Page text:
When you hear the word ‘migration’, do you picture a herd of antelope trying to cross a river and avoid the snapping jaws of crocodiles? Like all significant journeys, ERP legacy system migration can be hazardous – but it can also open the way to unprecedented business growth, cost-savings, and efficiencies.
There are many reasons why you might want to migrate away from your current ERP system. Some of the most common reasons cited by business leaders are dissatisfaction with either the implementation process, the ability to adopt new technologies, or performance of their legacy system. The implementation process could have involved either over- or under-customization, potentially resulting in ERP software that has failed to keep up with business evolution through an inappropriate degree of specialization.
Moving to cloud-based ERP systems similarly involves a process of migration, even when the same software will be used.
“Vendors and systems integrators have more sophisticated tools at their disposal to migrate data to cloud ERP, but the tools will only be as effective as the planning and execution surrounding their use.” — Michael Guay, research director for ERP strategy and value realization at Gartner.
1. Assess the Current Situation
The first stage in any migration process is to thoroughly assess your current ERP system and evaluate its continued ability to meet the needs of your business and your team. Only by conducting this exercise can you determine in which areas your legacy systems are falling short, and what additional functionality you will require from your new ERP system.
This investigation will inform your search for a replacement ERP system.
2. Research Your Options
It’s important to begin the search for a new ERP software package well before your current system reaches capacity. The migration process should be a smooth transition from a functioning system to a better one, not a case of disaster recovery.
Research involves understanding both your company’s current and future needs and the abilities of the various ERP systems on the market to meet them. By making use of a clear decision matrix, one will have a clear rationale for your legacy ERP system migration, and this should be communicated to all stakeholders for maximum buy-in.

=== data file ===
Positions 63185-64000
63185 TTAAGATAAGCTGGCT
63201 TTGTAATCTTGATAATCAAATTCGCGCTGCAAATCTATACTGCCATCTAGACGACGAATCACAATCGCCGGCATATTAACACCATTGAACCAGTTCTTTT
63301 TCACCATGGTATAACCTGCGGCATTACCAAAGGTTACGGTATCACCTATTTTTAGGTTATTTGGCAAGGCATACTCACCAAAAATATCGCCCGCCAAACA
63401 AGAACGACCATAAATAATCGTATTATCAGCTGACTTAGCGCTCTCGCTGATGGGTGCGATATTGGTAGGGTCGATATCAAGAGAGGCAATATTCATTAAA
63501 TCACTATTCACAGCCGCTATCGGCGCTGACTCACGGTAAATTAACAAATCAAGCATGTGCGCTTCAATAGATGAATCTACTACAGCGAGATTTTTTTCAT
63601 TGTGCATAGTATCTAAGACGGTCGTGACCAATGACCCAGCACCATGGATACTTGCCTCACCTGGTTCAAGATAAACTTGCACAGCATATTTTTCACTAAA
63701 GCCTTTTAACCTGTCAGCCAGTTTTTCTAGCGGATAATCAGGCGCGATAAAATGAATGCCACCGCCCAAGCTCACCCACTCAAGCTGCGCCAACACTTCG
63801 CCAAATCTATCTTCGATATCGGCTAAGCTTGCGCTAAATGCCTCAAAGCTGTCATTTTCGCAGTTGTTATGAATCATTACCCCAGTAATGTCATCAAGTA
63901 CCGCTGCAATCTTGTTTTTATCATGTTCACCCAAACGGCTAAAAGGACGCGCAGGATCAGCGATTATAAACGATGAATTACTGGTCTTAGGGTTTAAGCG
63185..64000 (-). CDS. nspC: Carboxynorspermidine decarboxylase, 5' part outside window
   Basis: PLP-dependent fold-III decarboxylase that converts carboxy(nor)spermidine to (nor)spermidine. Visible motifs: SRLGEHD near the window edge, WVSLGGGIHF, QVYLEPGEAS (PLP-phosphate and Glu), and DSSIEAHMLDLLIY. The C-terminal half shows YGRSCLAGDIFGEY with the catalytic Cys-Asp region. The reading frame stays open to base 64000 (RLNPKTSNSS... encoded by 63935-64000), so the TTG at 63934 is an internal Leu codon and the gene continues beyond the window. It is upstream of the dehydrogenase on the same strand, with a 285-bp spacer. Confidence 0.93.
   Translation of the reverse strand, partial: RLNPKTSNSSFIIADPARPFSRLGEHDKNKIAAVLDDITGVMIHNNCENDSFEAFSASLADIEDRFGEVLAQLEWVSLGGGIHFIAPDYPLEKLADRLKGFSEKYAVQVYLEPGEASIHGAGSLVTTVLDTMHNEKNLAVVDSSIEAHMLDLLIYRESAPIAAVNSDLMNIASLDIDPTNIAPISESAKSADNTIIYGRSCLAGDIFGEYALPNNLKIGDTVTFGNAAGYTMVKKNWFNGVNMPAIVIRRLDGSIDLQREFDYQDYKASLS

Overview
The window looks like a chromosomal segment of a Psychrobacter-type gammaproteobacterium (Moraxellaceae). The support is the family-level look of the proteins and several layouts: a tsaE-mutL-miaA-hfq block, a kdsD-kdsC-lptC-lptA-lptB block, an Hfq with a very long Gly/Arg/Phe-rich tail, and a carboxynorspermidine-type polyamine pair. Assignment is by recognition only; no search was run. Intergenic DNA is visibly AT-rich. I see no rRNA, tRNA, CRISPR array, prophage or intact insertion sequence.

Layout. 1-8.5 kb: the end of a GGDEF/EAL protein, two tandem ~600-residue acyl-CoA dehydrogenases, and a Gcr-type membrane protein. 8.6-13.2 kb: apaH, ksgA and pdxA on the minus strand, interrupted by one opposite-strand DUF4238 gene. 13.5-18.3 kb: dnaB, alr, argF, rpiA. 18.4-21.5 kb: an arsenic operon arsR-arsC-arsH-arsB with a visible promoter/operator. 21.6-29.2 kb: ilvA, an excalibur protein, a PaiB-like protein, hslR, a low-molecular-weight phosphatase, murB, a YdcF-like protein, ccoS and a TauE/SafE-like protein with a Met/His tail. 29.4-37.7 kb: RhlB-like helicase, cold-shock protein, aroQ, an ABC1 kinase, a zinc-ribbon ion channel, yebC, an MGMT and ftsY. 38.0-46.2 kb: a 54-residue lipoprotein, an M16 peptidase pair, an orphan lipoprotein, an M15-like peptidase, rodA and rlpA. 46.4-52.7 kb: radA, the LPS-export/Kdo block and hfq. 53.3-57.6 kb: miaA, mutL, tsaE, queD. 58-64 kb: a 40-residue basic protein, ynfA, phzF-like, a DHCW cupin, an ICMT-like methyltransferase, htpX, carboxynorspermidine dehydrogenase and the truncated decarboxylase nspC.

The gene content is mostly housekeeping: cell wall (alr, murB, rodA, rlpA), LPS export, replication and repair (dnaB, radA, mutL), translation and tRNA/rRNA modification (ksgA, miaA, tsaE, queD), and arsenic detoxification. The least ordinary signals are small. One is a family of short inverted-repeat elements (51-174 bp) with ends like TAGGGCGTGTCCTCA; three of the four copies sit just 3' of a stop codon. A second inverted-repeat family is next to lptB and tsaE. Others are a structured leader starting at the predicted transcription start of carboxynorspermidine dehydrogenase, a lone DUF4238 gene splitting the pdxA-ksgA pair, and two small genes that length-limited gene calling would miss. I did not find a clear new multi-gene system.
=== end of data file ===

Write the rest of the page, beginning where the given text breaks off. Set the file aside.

3. Plan Ahead
There is no such thing as excessive planning when it comes to ERP migration. Not only do you need to align with your business goals and objectives, but you also need to minimize disruption to ongoing operations and rule out any possibility of data loss.
Determine exactly what it is you want to achieve and adopt and share a clear migration strategy.
4. Start Small
You can build confidence in your new ERP system and the migration process by beginning with less mission-critical components and data, before moving onto more complex applications and systems. This will minimize the risks of errors or data loss and maximize the learning potential of the exercise. It will also make legacy ERP system migration an easier ‘sell’. Such a staged approach will allow for continuous evaluation of progress made and will contribute to the supporting the change management plan by establishing trust in the deployment.
At each stage, be certain to back up all data and applications.
5. Get Buy-in
Getting executive-level support is crucial to the success of any ERP migration – as is winning over colleagues who may be skeptical or nervous about the process. Resistance to change can only be overcome through education, and with each application that you successfully migrate.
The human factor may prove to be your greatest migration challenge. Ensure that you dedicate adequate human resources both to the migration itself and to ensuring that all stakeholders are on board when it comes to the reasons for the migration and the business benefits that will flow from it.